The Dartmouth Symphony Orchestra, directed by Filippo Ciabatti, has been exploring a variety of options to stay connected, from bringing in guest speakers, discussing repertoire, experimenting with virtual ensembles and utilizing the Hop@Home program to share previous performances with the greater community. There are many projects in the making, but Ciabatti said that his overall hope is to keep the love of music alive and for the group to operate as a support system for members who may need it.
“When you make music together, you create a special connection,” Ciabatti said. “I feel that this bond that’s been created over the years through the music … is something that cannot be wasted. It needs to be nurtured. It needs to be cultivated. I think it's very important [to continue meeting] — it keeps us glued together as a group and reminds us why we do what we do.”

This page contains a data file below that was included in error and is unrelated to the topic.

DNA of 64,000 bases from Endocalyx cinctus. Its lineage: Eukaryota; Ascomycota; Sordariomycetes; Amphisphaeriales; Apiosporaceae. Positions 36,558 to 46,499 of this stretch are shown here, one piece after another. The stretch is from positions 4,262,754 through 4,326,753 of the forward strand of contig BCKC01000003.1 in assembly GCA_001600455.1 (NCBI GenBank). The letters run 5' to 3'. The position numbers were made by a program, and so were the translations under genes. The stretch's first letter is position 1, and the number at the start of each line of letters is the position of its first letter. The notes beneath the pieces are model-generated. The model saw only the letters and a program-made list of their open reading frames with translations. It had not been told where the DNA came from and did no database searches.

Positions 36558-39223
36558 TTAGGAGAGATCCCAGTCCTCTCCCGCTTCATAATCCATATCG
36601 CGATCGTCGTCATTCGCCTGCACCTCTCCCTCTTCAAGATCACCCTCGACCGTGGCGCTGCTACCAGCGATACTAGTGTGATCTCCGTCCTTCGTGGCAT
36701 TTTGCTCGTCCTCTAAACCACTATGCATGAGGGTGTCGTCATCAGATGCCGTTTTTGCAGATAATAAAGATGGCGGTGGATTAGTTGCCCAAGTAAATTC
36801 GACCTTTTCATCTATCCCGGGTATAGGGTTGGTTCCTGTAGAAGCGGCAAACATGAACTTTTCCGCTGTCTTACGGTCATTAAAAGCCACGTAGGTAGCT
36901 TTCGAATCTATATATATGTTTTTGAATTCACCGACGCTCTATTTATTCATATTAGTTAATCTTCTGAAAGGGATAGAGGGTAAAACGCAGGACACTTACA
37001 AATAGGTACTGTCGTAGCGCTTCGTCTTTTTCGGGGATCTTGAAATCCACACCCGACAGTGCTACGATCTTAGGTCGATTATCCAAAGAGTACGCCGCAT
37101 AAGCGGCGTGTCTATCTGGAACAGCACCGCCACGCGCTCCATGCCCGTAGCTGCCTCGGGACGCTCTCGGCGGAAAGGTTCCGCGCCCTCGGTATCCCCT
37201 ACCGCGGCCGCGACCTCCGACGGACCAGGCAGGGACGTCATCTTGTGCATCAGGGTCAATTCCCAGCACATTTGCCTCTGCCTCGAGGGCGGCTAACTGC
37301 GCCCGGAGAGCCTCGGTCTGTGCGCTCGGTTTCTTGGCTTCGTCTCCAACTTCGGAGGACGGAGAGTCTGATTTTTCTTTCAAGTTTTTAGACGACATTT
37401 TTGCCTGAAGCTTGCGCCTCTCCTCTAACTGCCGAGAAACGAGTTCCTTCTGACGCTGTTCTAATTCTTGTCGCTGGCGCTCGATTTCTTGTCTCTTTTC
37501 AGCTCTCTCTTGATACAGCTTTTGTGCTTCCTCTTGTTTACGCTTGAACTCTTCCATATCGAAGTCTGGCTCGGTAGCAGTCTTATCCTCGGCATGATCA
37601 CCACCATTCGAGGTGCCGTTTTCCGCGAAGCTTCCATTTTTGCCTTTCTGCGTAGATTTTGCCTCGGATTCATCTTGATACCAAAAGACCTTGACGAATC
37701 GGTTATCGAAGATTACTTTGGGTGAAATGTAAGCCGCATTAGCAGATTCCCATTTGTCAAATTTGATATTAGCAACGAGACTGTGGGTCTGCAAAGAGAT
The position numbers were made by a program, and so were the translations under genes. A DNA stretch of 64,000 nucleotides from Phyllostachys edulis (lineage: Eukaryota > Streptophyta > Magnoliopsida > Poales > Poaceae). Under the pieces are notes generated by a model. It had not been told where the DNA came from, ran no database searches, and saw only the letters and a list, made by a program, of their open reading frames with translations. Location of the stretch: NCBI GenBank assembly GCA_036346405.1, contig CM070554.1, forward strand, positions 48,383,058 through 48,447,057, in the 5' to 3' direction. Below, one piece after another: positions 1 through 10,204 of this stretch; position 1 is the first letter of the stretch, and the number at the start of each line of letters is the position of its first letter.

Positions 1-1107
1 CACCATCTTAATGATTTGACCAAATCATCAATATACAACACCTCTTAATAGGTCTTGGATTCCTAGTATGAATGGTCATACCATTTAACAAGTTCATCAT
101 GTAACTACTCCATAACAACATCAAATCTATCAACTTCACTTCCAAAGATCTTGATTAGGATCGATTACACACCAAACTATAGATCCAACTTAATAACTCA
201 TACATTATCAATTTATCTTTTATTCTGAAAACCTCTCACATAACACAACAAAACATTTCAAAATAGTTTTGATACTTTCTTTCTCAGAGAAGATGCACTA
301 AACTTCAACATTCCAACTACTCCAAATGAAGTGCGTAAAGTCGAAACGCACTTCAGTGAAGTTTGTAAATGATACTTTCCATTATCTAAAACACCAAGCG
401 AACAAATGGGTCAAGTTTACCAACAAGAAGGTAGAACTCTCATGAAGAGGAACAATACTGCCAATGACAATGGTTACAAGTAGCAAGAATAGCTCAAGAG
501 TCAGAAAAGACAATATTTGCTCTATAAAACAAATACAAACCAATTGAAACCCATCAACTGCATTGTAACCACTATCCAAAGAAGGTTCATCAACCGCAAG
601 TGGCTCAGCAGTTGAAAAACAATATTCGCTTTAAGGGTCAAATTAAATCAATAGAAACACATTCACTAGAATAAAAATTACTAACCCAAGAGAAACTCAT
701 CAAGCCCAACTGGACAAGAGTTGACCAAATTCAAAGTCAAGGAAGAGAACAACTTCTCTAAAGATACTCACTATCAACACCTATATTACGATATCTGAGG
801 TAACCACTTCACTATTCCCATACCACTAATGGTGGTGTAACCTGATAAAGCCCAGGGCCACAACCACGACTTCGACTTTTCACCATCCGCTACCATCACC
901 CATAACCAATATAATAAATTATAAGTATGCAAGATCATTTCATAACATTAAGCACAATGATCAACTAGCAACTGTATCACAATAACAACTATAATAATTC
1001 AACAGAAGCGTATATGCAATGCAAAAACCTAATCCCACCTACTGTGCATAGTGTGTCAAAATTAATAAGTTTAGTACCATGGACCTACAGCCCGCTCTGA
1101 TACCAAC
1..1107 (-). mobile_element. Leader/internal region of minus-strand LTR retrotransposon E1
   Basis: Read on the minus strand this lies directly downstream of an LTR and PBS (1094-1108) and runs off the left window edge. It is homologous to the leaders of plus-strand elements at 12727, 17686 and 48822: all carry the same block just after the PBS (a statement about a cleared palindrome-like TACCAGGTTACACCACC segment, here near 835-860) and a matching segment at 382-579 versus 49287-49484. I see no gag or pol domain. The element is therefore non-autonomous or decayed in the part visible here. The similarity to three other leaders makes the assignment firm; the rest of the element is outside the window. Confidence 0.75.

According to director Walter Cunningham, the Gospel Choir has had a relatively easier transition to the remote term. Cunningham has been using online learning aids for the last decade to stay connected to his students, as he commutes to campus from Chicago. With recordings already prepared online to learn from and practice with, Cunningham said that the Gospel Choir’s greatest challenge is learning how to navigate virtual performances. The group is still in the process of stitching individual recordings together into full audio, but Cunningham hopes to release the songs soon.
Weil stressed that amid such a new and rapidly changing environment, many people have continued to find comfort in the performing arts.
“It’s kind of to create a sense of normalcy,” Weil said. “I think performing and creativity can be a good outlet for people just to spend time and energy on something that’s not schoolwork.”
According to Cunningham, staying connected through performing arts this term is an important way to maintain personal relationships and promote positivity.
“Social distancing does not mean emotional distancing,” Cunningham said.